The people of Vanuatu like their pain preceded by a few seconds of utter terror: they engage in Land Diving. This is much like bungee jumping except that you do it mostly naked with a handmade rope tied around your ankles instead of a safety harness and hefty cable. Injury is common and death is not unheard-of. Not for the faint of heart.

In ancient Sparta, a much more odious rite of passage was practiced. It was called krypteia. To be considered worthy of Sparta’s army, the young man (really more of a boy of about 13 or so) was sent into the countryside in the middle of the night with nothing but a knife and orders to kill as many Helot’s – state-owned slaves – as possible and then making it back undetected before dawn. Spartans were jerks sometimes.

These practices may seem barbaric to modern sensibilities. But some sociologists maintain that without definite events – and we’re not talking pizza parties here – to demarcate childhood from adulthood, individuals never fully mature. They’re stuck as perpetual children, a circumstance that shows up in their relationships and other life choices. This extension of adolescence is exacerbated by a culture that encourages individual achievement over communal participation and contribution. Without an identity firmly defined by ritual, could we be left adrift and without a clear sense of self? Could we be doing our youth (and ourselves) a disservice by protecting them from a life-and-death challenge that might somehow concretize their ownership of life?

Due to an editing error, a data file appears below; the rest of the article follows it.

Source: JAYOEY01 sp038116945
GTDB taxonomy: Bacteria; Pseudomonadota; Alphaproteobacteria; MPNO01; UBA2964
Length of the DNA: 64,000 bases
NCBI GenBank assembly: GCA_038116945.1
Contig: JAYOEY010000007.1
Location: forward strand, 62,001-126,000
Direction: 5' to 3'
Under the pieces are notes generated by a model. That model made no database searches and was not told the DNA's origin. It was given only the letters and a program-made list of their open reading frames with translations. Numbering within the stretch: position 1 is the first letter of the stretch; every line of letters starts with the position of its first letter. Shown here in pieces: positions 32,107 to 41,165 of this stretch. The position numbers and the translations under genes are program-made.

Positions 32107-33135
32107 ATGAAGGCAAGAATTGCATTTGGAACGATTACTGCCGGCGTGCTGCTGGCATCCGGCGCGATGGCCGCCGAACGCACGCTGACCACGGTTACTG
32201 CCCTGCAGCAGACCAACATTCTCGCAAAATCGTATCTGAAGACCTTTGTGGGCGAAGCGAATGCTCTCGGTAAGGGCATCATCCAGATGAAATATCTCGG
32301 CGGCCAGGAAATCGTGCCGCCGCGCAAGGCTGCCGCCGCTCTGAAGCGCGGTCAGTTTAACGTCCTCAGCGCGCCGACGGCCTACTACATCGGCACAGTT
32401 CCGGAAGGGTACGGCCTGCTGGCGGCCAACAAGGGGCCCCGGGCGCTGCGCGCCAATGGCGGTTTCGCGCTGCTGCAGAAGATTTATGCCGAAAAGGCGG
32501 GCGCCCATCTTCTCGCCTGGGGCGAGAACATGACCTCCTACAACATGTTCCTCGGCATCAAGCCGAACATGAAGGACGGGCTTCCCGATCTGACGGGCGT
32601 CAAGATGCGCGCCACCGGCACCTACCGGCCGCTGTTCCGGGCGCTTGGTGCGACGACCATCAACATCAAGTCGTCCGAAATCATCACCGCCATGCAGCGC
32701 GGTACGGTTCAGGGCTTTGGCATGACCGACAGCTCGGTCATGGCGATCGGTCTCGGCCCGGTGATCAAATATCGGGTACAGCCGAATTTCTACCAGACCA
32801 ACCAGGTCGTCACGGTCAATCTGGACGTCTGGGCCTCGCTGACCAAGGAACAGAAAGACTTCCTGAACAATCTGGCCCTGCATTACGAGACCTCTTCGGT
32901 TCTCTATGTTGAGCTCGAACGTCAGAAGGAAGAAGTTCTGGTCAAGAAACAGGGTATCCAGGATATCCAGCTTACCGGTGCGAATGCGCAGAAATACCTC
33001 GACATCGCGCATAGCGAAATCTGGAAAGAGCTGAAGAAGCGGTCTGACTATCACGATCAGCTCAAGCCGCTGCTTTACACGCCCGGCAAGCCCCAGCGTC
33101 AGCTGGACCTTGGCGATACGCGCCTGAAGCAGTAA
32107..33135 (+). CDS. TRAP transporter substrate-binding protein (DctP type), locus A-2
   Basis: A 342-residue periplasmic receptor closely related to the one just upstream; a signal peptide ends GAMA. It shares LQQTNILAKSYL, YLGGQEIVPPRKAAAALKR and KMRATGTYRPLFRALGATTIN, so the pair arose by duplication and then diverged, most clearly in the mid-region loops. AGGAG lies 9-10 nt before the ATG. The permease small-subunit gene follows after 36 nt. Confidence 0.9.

I can’t pretend to know the answer to that. As a parent, my initial reaction is, “No!” But I do know that I was a changed person after my experience with Ollie. Did it make a man out of me? Probably not. But I was different, perhaps even a little wiser.

About twenty years later after that experience with Ollie and the train, I pulled my car into a gas station, not very far from my old neighborhood, and asked for a fill-up. I smelled something like potato salad and it took a moment to realize that the attendant gassing up my car was a familiar face. Topping off my tank, Ollie chuckled and without any other small talk at all said, “Hey man! I was sure you were a gonner that day with the train!”

“Me too, Ollie,” I said sincerely, “Me too.”